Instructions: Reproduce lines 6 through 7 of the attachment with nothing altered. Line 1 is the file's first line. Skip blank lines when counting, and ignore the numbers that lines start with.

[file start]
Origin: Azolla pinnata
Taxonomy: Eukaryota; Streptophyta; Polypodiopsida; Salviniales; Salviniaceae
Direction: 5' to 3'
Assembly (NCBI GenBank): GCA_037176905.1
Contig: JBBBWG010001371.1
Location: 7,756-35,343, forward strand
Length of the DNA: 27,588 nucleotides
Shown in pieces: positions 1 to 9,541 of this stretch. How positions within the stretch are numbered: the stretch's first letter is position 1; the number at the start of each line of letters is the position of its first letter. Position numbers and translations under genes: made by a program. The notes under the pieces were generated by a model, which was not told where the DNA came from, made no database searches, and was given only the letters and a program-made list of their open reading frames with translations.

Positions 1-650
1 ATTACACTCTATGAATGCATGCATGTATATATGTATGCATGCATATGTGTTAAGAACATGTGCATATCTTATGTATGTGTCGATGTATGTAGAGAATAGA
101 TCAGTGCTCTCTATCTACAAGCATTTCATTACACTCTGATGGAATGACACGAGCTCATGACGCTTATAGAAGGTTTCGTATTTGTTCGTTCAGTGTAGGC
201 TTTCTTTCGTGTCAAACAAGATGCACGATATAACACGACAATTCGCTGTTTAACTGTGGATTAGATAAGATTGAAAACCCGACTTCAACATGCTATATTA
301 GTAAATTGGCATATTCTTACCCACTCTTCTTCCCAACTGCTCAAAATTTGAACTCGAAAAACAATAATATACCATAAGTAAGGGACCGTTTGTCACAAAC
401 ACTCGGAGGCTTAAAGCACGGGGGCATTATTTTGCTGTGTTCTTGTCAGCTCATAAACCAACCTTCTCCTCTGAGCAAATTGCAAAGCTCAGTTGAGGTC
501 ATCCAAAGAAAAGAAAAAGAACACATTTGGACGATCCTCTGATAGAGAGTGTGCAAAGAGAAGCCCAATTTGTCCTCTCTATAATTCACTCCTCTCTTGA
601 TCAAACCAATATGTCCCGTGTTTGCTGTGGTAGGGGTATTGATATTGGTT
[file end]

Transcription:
Location: 7,756-35,343, forward strand
Length of the DNA: 27,588 nucleotides